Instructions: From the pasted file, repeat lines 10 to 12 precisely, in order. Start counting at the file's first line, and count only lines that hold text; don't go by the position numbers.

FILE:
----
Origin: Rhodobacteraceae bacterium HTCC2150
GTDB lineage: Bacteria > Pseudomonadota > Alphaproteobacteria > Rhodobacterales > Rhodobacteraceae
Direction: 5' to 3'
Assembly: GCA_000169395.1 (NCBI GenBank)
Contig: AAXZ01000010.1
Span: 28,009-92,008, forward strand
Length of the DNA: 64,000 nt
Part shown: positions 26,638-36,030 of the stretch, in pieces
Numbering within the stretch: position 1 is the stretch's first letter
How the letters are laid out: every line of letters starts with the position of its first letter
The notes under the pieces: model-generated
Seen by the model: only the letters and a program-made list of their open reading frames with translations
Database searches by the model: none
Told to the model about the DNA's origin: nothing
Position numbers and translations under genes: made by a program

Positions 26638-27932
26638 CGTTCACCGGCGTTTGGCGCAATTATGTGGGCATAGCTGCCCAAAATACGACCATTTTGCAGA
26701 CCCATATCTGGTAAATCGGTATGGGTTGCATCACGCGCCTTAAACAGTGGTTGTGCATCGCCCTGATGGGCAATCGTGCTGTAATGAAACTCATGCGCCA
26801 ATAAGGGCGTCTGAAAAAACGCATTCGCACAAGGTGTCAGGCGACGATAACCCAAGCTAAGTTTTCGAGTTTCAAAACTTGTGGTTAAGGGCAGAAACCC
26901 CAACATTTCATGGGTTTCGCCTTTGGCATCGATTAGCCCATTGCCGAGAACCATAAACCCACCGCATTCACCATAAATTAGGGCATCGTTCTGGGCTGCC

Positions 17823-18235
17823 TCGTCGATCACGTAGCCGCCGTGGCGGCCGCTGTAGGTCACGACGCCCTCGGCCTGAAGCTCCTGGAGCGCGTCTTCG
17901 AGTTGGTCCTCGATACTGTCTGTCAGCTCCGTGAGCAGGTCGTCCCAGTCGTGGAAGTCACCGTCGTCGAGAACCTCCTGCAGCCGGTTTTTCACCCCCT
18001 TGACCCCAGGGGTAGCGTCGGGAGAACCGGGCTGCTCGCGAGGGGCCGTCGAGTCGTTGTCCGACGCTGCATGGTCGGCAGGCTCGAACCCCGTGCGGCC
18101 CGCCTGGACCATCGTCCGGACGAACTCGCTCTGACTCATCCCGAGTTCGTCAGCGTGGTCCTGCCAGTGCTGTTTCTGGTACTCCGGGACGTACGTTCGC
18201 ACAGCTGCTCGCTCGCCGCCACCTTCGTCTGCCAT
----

How the letters are laid out: every line of letters starts with the position of its first letter
The notes under the pieces: model-generated
Seen by the model: only the letters and a program-made list of their open reading frames with translations